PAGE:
Enter: Consumer Involvement Theory. This is a theory of customer behaviour that looks at a product and assesses how involved, and how emotional or rational, customers are when they’re deciding to buy it. For the full background, this article is concise but informative.
How can CIT help us? It lets us position our products within a matrix like this one:
Involvement refers to the complexity of the purchase. Buying a subscription to the average app probably rates pretty low on the scale of involvement—unless, as with some productivity apps, for example, users think their jobs depend on making the right choice.
For lumosity, I think involvement might be low to middling.
Emotional purchases are ones that we want to feel strongly about—purchases we buy into emotionally. Informational purchases tend to be more about gathering facts to rationally make the “best” choice.
For lumosity, I think the purchase is probably about health and (mental) fitness, so while we’re going to make a rational decision based on information, there’s no doubt we have an emotional investment in the decision at some level.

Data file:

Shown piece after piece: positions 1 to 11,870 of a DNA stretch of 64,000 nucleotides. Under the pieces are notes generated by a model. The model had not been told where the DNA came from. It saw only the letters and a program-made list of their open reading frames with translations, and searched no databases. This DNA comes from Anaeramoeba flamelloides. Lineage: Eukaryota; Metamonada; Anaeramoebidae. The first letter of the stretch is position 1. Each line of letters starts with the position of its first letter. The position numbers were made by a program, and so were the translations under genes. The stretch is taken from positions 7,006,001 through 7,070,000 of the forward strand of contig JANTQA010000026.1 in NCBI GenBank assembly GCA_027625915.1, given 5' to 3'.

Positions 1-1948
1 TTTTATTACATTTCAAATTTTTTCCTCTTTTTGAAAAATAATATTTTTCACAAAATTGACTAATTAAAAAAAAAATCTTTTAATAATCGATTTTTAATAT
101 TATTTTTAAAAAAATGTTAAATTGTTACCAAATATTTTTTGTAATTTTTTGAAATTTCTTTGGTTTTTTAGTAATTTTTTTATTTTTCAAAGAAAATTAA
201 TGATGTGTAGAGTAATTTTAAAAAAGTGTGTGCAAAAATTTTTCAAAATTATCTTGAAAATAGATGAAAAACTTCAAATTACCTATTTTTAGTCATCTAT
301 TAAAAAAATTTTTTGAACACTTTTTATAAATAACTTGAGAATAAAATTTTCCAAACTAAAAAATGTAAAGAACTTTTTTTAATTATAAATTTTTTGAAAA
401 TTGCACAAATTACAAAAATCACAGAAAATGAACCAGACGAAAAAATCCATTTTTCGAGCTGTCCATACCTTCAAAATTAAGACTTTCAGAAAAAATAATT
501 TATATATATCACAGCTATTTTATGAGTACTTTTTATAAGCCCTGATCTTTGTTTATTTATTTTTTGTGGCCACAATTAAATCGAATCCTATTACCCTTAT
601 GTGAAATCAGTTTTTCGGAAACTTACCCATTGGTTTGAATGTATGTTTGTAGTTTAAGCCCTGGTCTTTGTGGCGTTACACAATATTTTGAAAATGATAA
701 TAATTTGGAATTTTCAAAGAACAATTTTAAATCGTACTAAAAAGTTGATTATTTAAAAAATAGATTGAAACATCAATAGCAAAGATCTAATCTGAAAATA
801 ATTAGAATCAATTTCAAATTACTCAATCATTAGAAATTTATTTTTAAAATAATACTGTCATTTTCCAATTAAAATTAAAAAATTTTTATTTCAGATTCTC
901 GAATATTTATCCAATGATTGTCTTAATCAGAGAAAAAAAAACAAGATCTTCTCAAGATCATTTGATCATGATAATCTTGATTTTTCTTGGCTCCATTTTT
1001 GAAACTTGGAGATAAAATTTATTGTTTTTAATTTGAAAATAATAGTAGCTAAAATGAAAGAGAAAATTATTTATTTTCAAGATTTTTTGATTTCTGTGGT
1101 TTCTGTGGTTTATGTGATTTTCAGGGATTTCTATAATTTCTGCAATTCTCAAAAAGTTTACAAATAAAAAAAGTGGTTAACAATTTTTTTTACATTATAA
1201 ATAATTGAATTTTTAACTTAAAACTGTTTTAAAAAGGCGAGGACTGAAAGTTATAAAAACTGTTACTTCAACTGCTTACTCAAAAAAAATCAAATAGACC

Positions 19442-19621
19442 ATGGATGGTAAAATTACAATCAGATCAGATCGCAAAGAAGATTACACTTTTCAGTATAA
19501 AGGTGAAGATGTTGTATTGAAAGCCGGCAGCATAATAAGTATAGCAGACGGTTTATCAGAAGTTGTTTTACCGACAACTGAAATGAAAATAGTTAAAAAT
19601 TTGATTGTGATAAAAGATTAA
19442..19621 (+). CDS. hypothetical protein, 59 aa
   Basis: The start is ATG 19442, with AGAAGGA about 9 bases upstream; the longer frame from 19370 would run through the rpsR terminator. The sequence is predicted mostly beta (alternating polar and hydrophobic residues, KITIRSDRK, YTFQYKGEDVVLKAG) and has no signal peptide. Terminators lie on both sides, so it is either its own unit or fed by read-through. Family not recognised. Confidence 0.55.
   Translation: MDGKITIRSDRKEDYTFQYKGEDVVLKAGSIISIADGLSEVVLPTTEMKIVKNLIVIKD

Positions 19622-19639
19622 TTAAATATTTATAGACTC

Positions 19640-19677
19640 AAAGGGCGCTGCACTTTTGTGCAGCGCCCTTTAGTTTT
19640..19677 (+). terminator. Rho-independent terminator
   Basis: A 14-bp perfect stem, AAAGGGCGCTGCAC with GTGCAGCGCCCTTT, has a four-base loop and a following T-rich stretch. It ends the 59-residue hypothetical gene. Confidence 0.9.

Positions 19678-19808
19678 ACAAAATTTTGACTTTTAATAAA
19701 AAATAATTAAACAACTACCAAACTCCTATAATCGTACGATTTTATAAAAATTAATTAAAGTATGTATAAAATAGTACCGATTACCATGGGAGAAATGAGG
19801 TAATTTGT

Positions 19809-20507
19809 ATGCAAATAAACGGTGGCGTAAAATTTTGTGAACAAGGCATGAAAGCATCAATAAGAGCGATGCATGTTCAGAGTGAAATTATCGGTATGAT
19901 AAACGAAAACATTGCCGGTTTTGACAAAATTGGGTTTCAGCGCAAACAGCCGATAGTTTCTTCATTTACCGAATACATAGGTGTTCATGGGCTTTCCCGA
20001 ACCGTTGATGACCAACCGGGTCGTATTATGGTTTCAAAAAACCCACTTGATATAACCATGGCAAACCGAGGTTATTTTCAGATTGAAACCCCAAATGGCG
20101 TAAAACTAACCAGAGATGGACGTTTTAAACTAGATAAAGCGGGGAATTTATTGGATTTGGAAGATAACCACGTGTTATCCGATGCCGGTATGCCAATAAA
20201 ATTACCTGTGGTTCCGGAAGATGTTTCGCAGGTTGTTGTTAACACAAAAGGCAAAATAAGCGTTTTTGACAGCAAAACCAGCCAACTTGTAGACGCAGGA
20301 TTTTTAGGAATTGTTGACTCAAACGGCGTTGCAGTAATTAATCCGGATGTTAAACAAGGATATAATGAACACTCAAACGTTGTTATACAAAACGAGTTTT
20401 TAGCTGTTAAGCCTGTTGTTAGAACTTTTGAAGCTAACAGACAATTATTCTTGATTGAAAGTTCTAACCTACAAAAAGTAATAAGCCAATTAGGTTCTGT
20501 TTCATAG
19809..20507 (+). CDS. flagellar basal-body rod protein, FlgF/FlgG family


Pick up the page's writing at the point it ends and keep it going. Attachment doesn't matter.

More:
So a balance would need to be struck between benefits and features to sell the service, and this is what we see on the lumosity homepage.
Put the theory to work for you
Take a minute to work out where your offering fits on the matrix. This should give you an idea of how much you need to focus on benefits, and how much on features.
You might then allocate a percentage of your message to talk of benefits, and a percentage to features. Will it be 50/50? 75/25? Once you’ve worked that out, you can roughly apply that percentage split to your word counts, page layouts, and so on, to make sure you’re communicating what you need to in the way that best suits your audience.
While you’re at it, prioritize your features and benefits on the basis of your product or service’s value proposition or USP.
Now you’ve got some nice lists of features and benefits, ordered by importance. And you know how much focus you need to give to each. The only question that’s left is: how will you present them?
As a specs list that lets users easily compare your offering against others?
As a customer or member video that shows the benefits one individual gained from your service—and inspires others to join?
Or something else? Let us know what’s most likely to suit your brand—and your audience—in the comments.